The power [of coining money] itself is a frivolous one, of little or no utility;
for the weighing and assaying of metals is a thing so easily done, and can be
done by so many different persons, that there is certainly no necessity for it
being done at all by a government,. And it would undoubtedly have been far better
if all coins
- whether coined by governments or individuals - had all been made
into pieces bearing simply the names of pounds, ounces, pennyweights, etc., and
containing just the amounts of pure metal described by those weights. The coins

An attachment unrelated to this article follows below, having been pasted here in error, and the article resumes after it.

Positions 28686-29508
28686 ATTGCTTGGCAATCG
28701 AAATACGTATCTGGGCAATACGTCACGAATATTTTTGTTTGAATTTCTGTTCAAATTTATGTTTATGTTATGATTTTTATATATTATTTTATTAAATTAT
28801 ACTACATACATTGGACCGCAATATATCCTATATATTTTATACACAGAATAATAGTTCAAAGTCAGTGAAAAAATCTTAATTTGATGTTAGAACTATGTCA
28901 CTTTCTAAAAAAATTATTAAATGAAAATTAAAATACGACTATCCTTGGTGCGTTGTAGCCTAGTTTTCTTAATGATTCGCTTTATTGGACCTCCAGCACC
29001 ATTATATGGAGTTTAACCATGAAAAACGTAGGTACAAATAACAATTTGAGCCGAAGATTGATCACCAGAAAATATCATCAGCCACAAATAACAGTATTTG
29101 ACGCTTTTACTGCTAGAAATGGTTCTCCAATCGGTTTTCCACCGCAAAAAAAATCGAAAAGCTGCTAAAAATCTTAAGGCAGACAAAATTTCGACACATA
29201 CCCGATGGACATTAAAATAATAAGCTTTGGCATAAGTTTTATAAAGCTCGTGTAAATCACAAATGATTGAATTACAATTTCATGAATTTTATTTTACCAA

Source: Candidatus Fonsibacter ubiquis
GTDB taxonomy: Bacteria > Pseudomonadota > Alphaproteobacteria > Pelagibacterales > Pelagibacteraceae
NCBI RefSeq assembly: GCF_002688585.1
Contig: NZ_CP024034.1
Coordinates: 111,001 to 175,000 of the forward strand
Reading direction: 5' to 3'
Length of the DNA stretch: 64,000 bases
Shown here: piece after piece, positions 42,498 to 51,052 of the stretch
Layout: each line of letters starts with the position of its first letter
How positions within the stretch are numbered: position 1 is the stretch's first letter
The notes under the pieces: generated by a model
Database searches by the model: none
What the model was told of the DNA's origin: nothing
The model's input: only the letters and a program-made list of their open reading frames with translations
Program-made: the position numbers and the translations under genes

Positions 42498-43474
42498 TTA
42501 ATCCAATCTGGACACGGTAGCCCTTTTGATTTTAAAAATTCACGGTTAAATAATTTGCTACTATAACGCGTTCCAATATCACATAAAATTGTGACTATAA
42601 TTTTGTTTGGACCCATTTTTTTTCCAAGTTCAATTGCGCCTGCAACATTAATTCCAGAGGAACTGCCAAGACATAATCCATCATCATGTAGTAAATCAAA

would have then been regarded as only so much metal; and as having only the same
value as the same amount of metal in any other form. Men would then have known
exactly how much of certain metals they were buying, selling, and promising to pay.
And all the jugglery, cheating, and robbery that governments have practised, and
licensed individuals to practise - by coining pieces bearing the same names, but
having different amounts of metal - would have been avoided.
- Lysander Spooner, A LETTER TO GROVER CLEVLAND, Sec.XXII (1886).